Another sultry night in France in 2015, and this time I was working in the bamboo and bramble tunnel running between the old French house and the Widow’s house. It can take the summoning of a bit of courage to work in the night, laughing off the residual fear of the dark – almost. When I look at these specific images, I recall very clearly the indignation of the Screech owl perched somewhere above me, who was unhappy at my long-exposure exertions.
What I particularly enjoy about these images is the way the pillars of light connect with the leaf litter, helping me vouch for the ‘in-cameraness’ of the image-making – no Photoshop tomfoolery here, thank you very much. I should say too these images spooked me; there’s something sentient about these manifestations…
Another ‘slow-cinema’ impression of the pastoral pleasures of my local landscape, and this time it’s the rapeseed field by Bysing Wood, alive with the buzz of insects and bird song, and desaturated by early evening sunshine.
I can’t be completely sure when I wrote this song, but you can add it to the pile of similar stuff written following my slow and self-sabotaging exit from one particular relationship. I’m calling these efforts ‘songs’, though there is scant evidence of an actual chorus here, and they’re certainly not poetry. All I can say about this Friday’s example (and the others like it) is, whatever I was feeling at the time, I was feeling it vividly enough to sit down and write something by way of a response, be it a song, or so much dirge, or even a tiny capture of something true.
holding the phone
so, you’re phoning again, after all this time?
a bolt from these blues like a neon sign
i’m being real nice like I didn’t even bleed
but you ringing me, it’s like you’re ringing me
between those gentle hands no longer touching me
so, you’ll talk about the rain, ‘ain’t this weather grey?’
as just the sound of your voice chases clouds away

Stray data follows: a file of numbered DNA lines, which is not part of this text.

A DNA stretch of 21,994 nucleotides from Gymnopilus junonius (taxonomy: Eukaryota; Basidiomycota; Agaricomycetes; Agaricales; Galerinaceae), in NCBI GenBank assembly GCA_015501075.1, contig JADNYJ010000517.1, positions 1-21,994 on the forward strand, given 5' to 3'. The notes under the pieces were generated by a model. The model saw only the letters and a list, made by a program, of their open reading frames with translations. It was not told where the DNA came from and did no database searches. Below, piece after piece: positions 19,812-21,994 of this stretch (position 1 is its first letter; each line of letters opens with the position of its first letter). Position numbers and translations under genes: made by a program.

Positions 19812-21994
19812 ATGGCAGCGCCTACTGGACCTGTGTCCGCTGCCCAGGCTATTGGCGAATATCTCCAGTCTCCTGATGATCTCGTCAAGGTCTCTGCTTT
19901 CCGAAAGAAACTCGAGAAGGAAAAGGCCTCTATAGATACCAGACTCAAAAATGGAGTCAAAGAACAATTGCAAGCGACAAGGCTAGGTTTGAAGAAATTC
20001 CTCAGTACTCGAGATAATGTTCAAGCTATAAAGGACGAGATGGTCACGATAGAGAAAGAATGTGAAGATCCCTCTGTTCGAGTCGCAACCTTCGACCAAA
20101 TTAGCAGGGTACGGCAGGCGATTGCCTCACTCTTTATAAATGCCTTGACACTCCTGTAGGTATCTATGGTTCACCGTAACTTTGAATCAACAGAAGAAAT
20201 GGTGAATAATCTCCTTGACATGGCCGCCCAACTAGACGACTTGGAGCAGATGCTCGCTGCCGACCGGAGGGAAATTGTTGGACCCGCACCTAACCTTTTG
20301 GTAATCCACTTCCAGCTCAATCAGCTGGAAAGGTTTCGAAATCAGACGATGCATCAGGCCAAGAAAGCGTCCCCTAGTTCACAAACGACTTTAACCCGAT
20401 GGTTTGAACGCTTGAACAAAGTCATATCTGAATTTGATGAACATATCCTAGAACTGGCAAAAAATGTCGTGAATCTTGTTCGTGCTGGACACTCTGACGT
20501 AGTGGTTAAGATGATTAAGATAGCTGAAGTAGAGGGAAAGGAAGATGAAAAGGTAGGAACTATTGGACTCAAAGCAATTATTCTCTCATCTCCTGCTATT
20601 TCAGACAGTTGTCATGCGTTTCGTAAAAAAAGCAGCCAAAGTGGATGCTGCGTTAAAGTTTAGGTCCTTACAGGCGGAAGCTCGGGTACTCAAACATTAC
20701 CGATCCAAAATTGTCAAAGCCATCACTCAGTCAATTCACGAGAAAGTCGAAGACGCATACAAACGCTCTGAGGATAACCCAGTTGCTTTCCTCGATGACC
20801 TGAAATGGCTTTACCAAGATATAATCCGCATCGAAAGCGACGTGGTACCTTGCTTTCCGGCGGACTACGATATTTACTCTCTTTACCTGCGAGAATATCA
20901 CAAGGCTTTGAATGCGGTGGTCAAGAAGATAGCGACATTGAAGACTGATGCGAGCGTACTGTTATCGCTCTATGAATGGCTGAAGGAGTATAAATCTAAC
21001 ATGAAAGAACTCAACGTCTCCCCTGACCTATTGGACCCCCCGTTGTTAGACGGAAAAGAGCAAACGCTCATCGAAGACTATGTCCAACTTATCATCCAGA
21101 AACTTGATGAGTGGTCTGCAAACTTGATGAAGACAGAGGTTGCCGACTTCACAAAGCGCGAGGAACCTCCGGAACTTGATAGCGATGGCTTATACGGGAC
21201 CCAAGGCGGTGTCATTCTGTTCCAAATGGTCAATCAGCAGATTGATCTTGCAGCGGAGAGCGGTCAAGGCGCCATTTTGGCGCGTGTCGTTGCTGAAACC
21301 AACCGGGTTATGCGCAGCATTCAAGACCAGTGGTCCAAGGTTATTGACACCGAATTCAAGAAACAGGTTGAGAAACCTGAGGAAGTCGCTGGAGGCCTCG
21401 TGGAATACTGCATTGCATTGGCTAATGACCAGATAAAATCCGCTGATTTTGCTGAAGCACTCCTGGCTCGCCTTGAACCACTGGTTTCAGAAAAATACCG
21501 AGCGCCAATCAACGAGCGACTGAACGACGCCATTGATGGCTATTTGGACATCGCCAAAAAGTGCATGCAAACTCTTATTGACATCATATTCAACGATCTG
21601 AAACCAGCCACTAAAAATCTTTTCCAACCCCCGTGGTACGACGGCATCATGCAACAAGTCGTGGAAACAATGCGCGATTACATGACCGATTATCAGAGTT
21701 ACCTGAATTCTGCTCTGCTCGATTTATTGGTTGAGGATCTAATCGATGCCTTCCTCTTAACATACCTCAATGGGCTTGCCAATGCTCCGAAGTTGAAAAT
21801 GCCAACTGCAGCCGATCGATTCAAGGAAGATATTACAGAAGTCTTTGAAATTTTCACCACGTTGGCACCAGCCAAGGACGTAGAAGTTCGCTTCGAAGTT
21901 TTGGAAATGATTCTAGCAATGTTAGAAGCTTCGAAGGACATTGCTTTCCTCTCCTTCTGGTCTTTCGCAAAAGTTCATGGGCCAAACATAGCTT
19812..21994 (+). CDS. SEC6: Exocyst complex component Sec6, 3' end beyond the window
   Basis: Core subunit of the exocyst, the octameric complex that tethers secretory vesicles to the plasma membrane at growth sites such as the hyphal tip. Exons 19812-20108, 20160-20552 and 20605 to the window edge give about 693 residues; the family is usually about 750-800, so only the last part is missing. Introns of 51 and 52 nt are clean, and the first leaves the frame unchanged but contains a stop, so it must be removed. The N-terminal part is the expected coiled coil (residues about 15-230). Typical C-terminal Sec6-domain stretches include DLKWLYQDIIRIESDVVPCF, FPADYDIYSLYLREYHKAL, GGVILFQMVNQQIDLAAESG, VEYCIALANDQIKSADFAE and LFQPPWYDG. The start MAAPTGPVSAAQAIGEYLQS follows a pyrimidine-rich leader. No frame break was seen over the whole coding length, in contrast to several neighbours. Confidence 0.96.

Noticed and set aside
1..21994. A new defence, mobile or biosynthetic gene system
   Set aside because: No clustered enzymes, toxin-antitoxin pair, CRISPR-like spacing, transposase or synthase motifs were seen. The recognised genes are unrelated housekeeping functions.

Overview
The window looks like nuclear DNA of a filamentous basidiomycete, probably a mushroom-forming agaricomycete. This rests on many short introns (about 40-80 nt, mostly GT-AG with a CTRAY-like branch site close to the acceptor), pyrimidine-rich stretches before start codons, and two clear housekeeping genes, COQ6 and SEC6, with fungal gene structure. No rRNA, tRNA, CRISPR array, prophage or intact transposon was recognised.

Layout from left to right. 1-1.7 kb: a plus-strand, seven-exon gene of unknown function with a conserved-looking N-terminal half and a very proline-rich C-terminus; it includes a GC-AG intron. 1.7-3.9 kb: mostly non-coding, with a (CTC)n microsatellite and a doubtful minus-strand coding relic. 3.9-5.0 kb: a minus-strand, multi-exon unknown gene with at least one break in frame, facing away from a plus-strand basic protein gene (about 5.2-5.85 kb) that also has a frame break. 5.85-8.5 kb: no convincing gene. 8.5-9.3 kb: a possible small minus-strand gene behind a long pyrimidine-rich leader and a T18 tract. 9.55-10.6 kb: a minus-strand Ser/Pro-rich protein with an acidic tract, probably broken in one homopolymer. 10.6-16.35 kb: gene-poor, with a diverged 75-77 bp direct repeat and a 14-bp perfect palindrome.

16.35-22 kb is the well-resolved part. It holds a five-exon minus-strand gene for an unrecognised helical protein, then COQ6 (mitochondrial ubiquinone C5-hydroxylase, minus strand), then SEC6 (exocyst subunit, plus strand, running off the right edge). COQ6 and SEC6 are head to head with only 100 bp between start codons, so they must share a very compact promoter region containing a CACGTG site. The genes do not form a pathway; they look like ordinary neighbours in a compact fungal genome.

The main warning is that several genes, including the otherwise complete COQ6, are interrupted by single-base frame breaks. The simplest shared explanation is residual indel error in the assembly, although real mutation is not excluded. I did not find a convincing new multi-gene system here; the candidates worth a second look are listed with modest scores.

but i’m being real cool, like I never felt the heat
because hearing you, nowhere near to you
makes this day more grey even as your warmth comes through.
you want to hear how I’ve been? well, yeah I’ve been fine
you want to know what I do these days to pass the time?
I think you want me to lie, well that’s fine by me
as you won’t see these eyes, won’t detect this trace
won’t read the need imprinted on this face
i’m asking ‘how about you?’ ‘I can’t complain’ you say,
now isn’t that just great? you and me, we’re doing okay
anyone might mistake there’s nothing left here to break
our conversation clean and our chit-chat bored
my air supply cut by this telephone cord
I know it’s nearing the end as our pauses grow
just these few moments from now you’ll say you have to go
I have to go too, i’ve all these things I must do
like disconnect from you and repair the line
unplug this phone and that neon sign
we’ve been saying nothing much for nearly half an hour
I decide to say goodbye, my remaining power
you don’t seem phased at all me ending your call
so why ring me now? why ring today?
is there something more you want to say?
now this line has gone dead, I say out loud ‘i’m glad’
that’s over and done, and I’m sure, not sad
and in no time you’ll see I’ll no longer be
just sitting here, alone at home
me crying like this, me holding this phone
and in no time you’ll see I’ll no longer be
just sitting here, alone at home
me crying like this, me holding this phone